On May 11th 2020, the Prime Minister of Britain, Boris Johnston, said during a statement addressing the UK Government’s COVID-19 recovery strategy: “The intention is that the covid alert system, in time, will be sufficiently sensitive and flexible to detect local flare-ups, so that, for instance, if the covid is detected in the water supply of a certain town or in a school in an area, steps can be taken on the spot to deal with that flare-up and measures taken to keep the R (reproductive number) down locally as well as nationally.”
A video of this statement was then circulated on social media, with concerns that the virus was being transmitted in the drinking water supply.
An official spokesperson for Boris Johnston later clarified that Mr Johnson was speaking about wastewater: “Yes, that specifically is a reference to sewage or wastewater, as it is more politely described.”
SARS-CoV-2, the virus that causes COVID-19, has been found in the faeces of some patients diagnosed with COVID-19.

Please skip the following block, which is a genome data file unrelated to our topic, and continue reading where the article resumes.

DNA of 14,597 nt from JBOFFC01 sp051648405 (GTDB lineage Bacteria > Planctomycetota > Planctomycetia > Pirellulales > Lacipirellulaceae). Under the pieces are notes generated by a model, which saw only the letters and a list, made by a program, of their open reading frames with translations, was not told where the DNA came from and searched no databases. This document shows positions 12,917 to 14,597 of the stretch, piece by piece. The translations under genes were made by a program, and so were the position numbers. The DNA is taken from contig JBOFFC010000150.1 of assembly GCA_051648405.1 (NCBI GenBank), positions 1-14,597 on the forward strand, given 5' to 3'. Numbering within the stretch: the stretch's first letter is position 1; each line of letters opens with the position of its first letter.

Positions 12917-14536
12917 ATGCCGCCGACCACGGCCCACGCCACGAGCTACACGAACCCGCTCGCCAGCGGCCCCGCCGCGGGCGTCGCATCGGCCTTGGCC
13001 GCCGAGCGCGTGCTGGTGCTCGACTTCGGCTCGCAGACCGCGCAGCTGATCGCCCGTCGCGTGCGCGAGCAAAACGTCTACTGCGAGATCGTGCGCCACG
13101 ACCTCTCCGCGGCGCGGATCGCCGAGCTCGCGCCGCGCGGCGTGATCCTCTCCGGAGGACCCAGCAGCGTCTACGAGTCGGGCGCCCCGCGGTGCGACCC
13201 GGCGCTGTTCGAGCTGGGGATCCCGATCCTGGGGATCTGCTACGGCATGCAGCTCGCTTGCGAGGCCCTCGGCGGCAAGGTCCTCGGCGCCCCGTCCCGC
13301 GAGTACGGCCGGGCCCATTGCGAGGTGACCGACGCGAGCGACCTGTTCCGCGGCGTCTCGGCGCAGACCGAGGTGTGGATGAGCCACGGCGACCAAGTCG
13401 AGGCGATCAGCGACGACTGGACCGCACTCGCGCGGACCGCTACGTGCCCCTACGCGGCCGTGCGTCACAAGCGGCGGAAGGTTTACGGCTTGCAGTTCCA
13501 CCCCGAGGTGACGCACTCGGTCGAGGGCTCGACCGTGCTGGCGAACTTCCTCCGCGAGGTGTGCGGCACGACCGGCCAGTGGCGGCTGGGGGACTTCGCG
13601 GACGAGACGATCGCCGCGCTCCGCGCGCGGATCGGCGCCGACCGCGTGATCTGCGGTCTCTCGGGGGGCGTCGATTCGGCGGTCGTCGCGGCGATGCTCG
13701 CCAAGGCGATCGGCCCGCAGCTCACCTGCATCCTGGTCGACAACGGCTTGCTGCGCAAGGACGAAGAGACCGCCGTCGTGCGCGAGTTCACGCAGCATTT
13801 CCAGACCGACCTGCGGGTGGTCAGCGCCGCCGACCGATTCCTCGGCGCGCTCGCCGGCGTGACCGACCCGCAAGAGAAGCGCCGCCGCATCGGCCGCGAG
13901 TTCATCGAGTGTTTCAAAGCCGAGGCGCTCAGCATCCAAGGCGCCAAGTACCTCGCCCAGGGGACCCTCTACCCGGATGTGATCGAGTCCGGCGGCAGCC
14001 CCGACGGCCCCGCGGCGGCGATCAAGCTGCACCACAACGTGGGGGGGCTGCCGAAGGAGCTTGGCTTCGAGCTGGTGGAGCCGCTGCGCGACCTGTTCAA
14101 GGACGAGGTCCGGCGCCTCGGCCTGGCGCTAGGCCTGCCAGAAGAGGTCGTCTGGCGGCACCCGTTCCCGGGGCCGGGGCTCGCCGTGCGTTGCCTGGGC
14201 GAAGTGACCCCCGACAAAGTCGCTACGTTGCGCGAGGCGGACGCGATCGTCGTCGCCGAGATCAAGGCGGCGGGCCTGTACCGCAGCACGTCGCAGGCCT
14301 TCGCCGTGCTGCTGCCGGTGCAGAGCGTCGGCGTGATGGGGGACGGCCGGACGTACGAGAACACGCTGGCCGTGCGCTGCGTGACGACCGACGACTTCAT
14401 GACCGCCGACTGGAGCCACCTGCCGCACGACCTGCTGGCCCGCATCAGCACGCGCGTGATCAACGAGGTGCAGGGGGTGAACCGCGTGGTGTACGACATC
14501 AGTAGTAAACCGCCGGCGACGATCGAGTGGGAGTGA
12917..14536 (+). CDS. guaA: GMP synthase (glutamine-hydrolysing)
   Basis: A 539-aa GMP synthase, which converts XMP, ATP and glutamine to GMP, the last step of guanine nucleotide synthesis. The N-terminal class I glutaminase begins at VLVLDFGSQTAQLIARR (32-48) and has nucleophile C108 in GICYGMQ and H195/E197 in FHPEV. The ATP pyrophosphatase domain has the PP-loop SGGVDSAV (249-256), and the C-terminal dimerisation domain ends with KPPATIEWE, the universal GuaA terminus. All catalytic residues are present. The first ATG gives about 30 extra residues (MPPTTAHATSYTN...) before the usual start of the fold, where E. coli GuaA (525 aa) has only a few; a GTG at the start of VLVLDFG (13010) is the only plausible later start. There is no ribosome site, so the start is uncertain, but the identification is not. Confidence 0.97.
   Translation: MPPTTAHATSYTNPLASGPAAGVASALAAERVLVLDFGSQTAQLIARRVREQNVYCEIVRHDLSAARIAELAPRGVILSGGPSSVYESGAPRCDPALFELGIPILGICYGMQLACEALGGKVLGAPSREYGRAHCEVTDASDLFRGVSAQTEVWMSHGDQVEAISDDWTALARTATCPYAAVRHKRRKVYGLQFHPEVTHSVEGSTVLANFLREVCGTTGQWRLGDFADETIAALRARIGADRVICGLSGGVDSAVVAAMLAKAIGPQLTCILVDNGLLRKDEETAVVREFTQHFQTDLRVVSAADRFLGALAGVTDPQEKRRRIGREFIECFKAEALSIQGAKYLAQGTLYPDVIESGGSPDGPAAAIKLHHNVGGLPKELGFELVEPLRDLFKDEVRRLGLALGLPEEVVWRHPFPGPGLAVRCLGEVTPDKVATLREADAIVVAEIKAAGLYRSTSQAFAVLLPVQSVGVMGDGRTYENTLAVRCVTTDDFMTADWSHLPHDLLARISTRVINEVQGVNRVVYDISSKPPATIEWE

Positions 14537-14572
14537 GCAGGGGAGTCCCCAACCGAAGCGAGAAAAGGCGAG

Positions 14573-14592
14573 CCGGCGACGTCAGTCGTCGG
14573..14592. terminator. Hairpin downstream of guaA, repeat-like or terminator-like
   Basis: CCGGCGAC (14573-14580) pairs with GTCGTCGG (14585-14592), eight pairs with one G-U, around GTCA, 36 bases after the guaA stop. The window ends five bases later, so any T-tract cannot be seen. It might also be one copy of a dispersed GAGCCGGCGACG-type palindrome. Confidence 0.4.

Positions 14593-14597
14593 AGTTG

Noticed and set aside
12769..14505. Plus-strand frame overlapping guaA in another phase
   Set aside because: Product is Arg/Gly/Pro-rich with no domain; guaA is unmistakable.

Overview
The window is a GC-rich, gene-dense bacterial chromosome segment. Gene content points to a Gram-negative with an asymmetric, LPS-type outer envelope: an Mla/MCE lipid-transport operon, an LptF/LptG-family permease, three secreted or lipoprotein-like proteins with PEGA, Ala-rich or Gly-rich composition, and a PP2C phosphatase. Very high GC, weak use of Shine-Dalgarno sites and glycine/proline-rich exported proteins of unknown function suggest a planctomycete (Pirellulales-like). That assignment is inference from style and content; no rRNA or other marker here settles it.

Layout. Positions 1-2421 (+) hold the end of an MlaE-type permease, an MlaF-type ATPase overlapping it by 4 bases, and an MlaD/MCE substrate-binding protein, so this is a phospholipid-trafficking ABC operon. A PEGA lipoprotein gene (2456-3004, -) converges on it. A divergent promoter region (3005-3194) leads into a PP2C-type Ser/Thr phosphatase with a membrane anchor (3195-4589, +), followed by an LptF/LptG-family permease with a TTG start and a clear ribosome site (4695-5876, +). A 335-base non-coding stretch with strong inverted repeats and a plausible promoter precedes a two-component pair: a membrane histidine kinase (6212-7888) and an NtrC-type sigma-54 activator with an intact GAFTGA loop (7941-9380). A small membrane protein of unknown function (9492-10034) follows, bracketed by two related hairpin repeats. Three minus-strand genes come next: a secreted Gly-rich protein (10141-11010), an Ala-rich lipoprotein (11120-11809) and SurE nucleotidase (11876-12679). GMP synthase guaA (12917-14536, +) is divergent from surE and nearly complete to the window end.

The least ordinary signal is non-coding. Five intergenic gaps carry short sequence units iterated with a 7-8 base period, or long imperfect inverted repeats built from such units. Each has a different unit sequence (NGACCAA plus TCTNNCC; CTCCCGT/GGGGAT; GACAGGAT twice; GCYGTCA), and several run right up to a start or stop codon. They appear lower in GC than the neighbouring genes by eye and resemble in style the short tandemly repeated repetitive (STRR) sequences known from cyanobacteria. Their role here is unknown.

Other coronaviruses, such as the virus that causes SARS, survive in wastewater for a limited time. Their structure (enveloped viruses), generally makes them less stable in water than other viruses (WHO, 2020). Bleach and chlorine rapidly inactivate the SARS virus, which is similar to the COVID-19 coronavirus.
The CDC also advises that there is no evidence that COVID-19 can be spread to people through recreational waters, and that proper cleaning and disinfection of pool water should inactivate the virus.
There has not been any confirmed report of the virus spreading from faeces to a person, though the possibility cannot be ruled out and currently, we do not know if people can contract the COVID-19 virus from exposure to faeces in recreational waters.
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